Agricultural and Biosystems Engineering Publications

Campus Units

Agricultural and Biosystems Engineering, Toxicology

Document Type

Article

Publication Version

Published Version

Publication Date

6-10-2017

Journal or Book Title

Atmosphere

Volume

8

Issue

6

First Page

103

DOI

10.3390/atmos8060103

Abstract

Concentrated livestock feeding operations have become a source of odorous gas emissions that impact air quality. Comprehensive and practical technologies are needed for a sustainable mitigation of the emissions. In this study, we advance the concept of using a catalyst for barn walls and ceilings for odor mitigation. Two catalysts, a new TiO2-based catalyst, PureTi Clean, and a conventional Evonik (formerly Degussa, Evonik Industries, Essen, Germany) P25 (average particle size 25 nm) catalyst, were studied for use in reducing simulated odorous volatile organic compound (VOC) emissions on a laboratory scale. The UV source was black light. Dimethyl disulfide (DMDS), diethyl disulfide (DEDS), dimethyl trisulfide (DMTS), butyric acid, p-cresol, and guaiacol were selected as model odorants. The effects of the environmental parameters, the presence of swine dust covering the catalyst, the catalyst type and layer density, and the treatment time were tested. The performance of the PureTi catalyst at 10 µg/cm2 was comparable to that of P25 at 250 µg/cm2. The odorant reduction ranged from 100.0% ± 0.0% to 40.4% ± 24.8% at a treatment time of 200 s, simulating wintertime barn ventilation. At a treatment time of 40 s (simulating summertime barn ventilation), the reductions were lower (from 27.4% ± 8.3% to 62.2% ± 7.5%). The swine dust layer on the catalyst surface blocked 15.06% ± 5.30% of UV365 and did not have a significant impact (p > 0.23) on the catalyst performance. Significant effects of relative humidity and temperature were observed.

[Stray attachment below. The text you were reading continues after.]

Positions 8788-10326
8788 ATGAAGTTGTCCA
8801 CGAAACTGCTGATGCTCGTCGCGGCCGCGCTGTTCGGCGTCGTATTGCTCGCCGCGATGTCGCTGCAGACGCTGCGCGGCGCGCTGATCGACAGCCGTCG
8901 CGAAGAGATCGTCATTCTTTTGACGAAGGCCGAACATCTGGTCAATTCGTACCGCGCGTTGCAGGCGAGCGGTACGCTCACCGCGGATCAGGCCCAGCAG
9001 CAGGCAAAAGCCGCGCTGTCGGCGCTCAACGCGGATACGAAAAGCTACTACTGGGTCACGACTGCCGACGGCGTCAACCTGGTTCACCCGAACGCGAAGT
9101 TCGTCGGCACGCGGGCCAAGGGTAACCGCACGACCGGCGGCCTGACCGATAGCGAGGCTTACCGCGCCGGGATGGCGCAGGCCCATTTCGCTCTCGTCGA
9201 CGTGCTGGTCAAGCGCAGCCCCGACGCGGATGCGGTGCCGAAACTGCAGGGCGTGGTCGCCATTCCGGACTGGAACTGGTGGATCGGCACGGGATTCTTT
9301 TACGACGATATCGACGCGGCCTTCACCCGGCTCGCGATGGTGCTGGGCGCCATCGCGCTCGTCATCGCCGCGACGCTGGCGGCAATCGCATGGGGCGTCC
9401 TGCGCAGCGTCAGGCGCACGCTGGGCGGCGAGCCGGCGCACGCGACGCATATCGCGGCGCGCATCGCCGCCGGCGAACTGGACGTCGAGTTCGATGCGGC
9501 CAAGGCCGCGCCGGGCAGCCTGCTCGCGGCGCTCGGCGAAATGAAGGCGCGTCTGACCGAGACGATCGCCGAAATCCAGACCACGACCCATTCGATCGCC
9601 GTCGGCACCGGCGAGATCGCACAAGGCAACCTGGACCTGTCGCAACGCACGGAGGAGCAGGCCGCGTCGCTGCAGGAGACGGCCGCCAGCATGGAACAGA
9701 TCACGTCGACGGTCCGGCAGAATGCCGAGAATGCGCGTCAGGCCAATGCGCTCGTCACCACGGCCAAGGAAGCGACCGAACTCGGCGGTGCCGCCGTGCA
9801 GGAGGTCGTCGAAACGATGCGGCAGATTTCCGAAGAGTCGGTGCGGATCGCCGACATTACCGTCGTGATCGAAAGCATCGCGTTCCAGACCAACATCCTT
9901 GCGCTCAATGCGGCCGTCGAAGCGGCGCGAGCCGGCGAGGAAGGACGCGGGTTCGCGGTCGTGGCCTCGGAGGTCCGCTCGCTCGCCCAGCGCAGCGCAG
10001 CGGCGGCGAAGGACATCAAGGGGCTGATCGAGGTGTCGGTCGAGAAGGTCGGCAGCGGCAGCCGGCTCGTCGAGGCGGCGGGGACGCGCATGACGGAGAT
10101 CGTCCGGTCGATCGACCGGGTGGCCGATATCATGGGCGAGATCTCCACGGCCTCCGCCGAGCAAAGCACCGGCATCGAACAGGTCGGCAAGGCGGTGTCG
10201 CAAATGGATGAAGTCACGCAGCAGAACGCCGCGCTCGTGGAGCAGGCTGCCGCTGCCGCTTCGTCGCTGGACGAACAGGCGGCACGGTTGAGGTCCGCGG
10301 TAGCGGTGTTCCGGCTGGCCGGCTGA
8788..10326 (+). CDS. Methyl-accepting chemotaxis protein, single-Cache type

Comments

This article is from Atmosphere 2017, 8(6), 103; doi:10.3390/atmos8060103. Posted with permission.

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Creative Commons License

Creative Commons Attribution 4.0 License
This work is licensed under a Creative Commons Attribution 4.0 License.

Copyright Owner

The authors

Language

en

File Format

application/pdf

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